Traditional Medicare is Working!

Traditional Medicare works!  Researchers looked at 60 million people on traditional Medicare between 1999 and 2013.  They found that mortality rates dropped steadily, and people were less likely to end up in the hospital.  The improvement comes from a combination of health prevention programs, improved medical technology, and care shifting from hospitals to less expensive outpatient facilities. People who were hospitalized were having much better outcomes.  They had a much better chance for survival!

Tradititional Medicare Card

Traditional Medicare is improving people’s lives!

What Does Medicare Part A&B Not Cover?

Unfortunately, Medicare doesn’t cover everything. If you need certain services that Medicare doesn’t cover, you’ll have to pay for them yourself unless you have other insurance that covers these services.

Even if Medicare covers a service or item, you will have to pay your deductibles, coinsurance, and or copayments.

Some of the items and services that Medicare doesn’t cover include:

  • Long Term Care
  • Routine Eye Exam (vision exam or exam related to prescribing glasses)
  • Dental
  • Cosmetic surgery
  • Acupuncture
  • Hearing aids and exams for fitting them
  • Routine foot care

    Routine eye exam not covered by Medicare

    Routine Eye Exam is NOT Covered Under Medicare

Medicare Turns 50 this Month!

Medicare celebrates its golden anniversary on July 30th.  50 years ago, on July 30, 1965, President Lyndon Johnson signed the Medicare law into effect.  The program started in January of 1966, when millions of Americans 65 and older signed for Medicare Parts A & B.  It has protected millions of people from poor health, premature death and bankruptcy!

There have been changes made to Medicare since 1965.  President Nixon made the first major change to Medicare when he signed a law expanding coverage to include people under 65 with disabilities, and people with End Stage Renal Disease.  Years later, it was expanded to include people with ALS.

The next big change came when President George W. Bush signed the Medicare Prescription Drug Improvement and Modernization Act of 2003, which added the optional prescription drug benefit (Medicare Part D).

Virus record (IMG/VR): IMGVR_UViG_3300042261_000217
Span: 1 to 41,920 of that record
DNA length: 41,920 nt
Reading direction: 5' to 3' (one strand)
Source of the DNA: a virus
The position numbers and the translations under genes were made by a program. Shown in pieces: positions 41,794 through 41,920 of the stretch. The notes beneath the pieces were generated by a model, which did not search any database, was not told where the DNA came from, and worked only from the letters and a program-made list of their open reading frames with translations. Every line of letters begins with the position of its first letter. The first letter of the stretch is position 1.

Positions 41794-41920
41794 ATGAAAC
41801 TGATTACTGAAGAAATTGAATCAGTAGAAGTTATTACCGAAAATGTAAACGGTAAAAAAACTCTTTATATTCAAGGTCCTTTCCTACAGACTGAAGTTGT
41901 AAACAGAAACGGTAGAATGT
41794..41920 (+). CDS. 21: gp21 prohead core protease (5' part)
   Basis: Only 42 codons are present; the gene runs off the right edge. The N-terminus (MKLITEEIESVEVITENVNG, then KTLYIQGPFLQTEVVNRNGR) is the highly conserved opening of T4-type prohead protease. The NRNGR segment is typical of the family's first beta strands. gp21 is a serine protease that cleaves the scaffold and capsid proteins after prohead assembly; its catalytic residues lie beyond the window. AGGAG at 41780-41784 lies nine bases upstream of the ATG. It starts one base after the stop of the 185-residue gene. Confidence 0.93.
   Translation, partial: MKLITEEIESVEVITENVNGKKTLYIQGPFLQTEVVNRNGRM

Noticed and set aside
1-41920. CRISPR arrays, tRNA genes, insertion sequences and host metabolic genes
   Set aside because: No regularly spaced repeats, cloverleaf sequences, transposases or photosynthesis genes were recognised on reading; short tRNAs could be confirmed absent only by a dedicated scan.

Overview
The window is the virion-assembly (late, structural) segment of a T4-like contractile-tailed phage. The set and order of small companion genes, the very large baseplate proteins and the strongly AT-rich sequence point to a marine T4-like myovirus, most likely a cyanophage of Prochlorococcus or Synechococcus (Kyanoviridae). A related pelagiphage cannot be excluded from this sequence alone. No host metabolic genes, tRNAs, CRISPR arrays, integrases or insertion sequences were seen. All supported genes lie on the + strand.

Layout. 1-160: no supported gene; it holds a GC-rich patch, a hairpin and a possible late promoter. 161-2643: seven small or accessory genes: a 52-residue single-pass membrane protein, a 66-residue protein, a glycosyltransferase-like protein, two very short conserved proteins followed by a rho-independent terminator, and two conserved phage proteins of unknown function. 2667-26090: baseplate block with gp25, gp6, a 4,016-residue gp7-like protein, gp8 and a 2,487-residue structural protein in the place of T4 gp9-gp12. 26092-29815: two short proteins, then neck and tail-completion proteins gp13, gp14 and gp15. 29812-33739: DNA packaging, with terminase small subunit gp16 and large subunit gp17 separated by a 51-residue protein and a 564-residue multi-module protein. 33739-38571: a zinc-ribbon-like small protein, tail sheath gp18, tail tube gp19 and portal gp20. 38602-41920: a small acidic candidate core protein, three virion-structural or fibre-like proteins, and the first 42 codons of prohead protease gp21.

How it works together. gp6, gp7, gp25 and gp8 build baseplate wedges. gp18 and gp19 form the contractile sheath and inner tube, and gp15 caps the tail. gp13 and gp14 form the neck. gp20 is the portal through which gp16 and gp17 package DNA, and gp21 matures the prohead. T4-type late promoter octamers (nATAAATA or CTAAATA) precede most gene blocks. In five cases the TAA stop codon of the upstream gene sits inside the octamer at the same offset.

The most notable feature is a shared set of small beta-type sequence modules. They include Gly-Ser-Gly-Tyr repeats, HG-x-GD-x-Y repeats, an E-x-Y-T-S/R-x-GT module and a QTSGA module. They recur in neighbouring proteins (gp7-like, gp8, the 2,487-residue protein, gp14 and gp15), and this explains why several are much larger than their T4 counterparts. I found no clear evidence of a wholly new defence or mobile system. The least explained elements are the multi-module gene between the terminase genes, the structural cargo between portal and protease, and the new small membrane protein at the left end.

Medicare turns 50!

Medicare Celebrates 50 Years!

New to Medicare Part B? Don’t forget to schedule Your Welcome to Medicare Visit!

Medicare examThe Welcome to Medicare visit is not the same as a routine physical exam or annual Medicare Wellness visit. The Welcome to Medicare visit is supposed to be an introduction to Medicare and should focus on disease prevention and detection to help you live a healthier life. It is sometimes referred to as the “Initial Preventive Physical Exam”… or IPPE.  The Welcome to Medicare visit is a one-time-only visit covered by Medicare Part B. That means that you don’t have to pay a co-pay or coinsurance — there is no additional cost to you. You have twelve months from the date of your initial enrollment into Medicare Part B to complete the visit.

During your Welcome to Medicare Preventive Visit, you and your doctor should discuss disease education and prevention. Your doctor should also review your medical and health history, such as:

  • Past medical/surgical history, such as illness, hospital stays, operations, allergies, and injuries
  • Current medications and supplements, including over-the-counter vitamins
  • Depression and safety screening
  • Family health history
  • History of alcohol, tobacco, and illicit drug use
  • Diet
  • Physical activities

The visit will also include:

  • Measurements for:
    • Height
    • Weight
    • Blood pressure
    • Body mass index